The dentures were processed according to the manufacturer’s instructions using heat-polymerized acrylic resin (DPI Heat Cure, Dental Products of India Ltd., Mumbai, India) using a conventional compression molding technique. Upon retrieval of the prosthesis, silicone impression material was removed by making a small hole with an acrylic drill (Figure .) 3).
The area was then repaired with autopolymerized acrylic resin (DPI RR Cold Cure, Dental Products of India Ltd, Mumbai, India). The prosthesis was placed in the water and checked for air bubbles to verify that the repair was properly sealed (Figure .) 4)
The prosthesis was delivered to the patient after proper finishing and polishing. The patient was recalled one day, three days, one week, and one month after insertion to check for function, aesthetics, comfort, and phonetics. The patient was also recalled three months, six months and a year after insertion to check for any problems with the dentures. The patient was very comfortable with the fit and comfort during recall visits and showed no signs of muscle fatigue over time (Figures.) 5, 6).
Appearance plays an important role in both social and professional life. Sunken cheeks are clearly visible and give the face an aged look. Several methods have been mentioned in the literature to improve the aesthetics of sunken cheeks. Dentists play an important role in improving facial aesthetics by not only replacing missing teeth, but also replacing surrounding structures. In an edentulous patient, this can be achieved by correct contouring and extensions of the prosthetic flange. Sunken cheeks may require extra support to lift the cheek to an adequate level. Cheek fuller prosthesis can be a great solution for such patients [3-9]. Cheek fuller can be of detachable and non-detachable types. With removable cheek filler, the fuller is made separately and attached to the dentures with various attachments such as magnets [3-6]punching spin snap button and custom attachments [8,9]. Magnets tend to lose magnetic properties over time and need to be re-magnetized . In addition, they can contribute to corrosion if not encased in a stainless steel housing. Custom attachments require additional time in manufacture. Push buttons are not readily available in dental offices and must be purchased from outside. In the present case, a non-detachable cheek plunger is made of materials readily available in the dental office.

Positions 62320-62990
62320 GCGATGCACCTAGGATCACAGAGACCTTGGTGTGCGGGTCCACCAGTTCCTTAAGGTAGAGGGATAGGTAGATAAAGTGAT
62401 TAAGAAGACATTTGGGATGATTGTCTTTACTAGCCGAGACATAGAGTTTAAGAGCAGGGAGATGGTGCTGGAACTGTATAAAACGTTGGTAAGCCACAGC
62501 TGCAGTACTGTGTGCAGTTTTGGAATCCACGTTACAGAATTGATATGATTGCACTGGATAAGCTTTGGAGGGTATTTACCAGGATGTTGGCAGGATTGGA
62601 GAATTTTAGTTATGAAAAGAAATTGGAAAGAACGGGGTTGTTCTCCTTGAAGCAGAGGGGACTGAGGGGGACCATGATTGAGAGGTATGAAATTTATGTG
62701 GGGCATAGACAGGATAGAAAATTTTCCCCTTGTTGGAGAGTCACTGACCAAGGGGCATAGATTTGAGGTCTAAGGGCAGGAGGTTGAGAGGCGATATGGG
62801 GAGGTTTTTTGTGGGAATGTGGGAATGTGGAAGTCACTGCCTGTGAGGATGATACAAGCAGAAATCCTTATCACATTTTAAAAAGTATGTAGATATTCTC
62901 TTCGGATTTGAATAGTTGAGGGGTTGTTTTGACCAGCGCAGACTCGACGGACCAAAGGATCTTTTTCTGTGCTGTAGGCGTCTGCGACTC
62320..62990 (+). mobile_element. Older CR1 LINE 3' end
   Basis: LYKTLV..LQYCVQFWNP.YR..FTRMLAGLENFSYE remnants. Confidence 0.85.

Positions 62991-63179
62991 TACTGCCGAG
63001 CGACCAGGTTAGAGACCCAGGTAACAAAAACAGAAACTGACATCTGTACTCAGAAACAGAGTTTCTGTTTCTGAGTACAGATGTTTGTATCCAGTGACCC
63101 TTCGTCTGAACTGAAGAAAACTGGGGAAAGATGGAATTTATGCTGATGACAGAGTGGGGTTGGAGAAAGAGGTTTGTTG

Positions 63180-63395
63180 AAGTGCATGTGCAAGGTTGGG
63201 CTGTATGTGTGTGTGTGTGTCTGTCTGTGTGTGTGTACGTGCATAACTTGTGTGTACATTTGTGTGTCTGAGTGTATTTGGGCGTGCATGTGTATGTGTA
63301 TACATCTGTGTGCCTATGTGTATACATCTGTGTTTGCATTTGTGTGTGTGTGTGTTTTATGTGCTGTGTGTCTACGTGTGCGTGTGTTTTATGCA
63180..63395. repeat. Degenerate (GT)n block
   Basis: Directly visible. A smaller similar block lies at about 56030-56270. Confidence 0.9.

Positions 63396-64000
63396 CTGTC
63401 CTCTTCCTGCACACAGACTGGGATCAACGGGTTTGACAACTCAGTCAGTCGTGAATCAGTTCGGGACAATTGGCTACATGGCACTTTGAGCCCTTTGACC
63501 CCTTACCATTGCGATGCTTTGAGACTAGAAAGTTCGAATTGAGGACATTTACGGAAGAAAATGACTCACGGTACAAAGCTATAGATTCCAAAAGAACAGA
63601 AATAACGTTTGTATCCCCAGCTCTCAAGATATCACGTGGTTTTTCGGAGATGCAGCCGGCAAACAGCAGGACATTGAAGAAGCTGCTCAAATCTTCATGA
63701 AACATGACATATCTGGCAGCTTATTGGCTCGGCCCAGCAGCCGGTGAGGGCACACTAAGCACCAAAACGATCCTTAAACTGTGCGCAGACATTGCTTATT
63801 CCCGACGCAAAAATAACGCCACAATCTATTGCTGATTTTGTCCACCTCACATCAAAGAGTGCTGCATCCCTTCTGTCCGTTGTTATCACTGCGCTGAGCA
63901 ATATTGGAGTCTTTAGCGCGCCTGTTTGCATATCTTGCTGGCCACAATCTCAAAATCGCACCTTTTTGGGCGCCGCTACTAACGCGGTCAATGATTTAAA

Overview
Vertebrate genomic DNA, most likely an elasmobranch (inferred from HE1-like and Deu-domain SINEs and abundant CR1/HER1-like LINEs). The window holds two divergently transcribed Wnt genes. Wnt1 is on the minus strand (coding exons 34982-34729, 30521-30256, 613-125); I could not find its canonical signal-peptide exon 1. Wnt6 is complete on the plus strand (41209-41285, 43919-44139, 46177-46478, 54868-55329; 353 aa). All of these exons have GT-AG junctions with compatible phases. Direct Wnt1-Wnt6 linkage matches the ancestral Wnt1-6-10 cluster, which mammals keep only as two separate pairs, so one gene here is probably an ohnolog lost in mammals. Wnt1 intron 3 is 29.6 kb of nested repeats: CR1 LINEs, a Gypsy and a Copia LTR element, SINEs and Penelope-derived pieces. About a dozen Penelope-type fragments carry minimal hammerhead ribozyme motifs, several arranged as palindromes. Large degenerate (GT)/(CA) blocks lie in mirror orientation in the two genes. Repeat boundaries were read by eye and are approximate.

Wang Fuller was originally designed as a single denture attached to a maxillary prosthesis. This contributed to additional weight on the prosthesis and compromised the retention of the prosthesis. The added weight will also cause muscle fatigue over time. The patient’s clear request was to make a non-detachable cheek fuller, as he didn’t want the hassle of fastening it after insertion of the prosthesis. In the present case, a hollow cheek filling was planned for the patient. Because it was hollow, it added no weight to the denture and compromised the retention of the dentures. The neutral zone technique also contributed to the stability of the prosthesis. Silicon putty impression material was used to make hollow fuller. Putty impression material has the advantage of not sticking to acrylic resin material. It can also be easily removed from the prosthesis.
To harmonize the prosthesis with the stomatognathic system, the space for the fuller cheeks was entered using the neutral zone technique. The limitation of this technique is that it cannot be used in patients with microstomy due to the larger mediolateral width of the dentures. The patient was recalled one day, three days, one week, one month, six months, and one year after insertion to check for function, aesthetics, comfort, and phonetics. The patient was very pleased with the ease of maintenance of denture hygiene and the fit and contour of the prosthesis on recall visits.
A simple and easily non-removable denture with a fuller cheek was provided to the edentulous patient with sunken cheeks. The fuller cheek not only improved the patient’s facial aesthetics, but also improved his psychological well-being. It can be manufactured with materials that are readily available in dental preparation.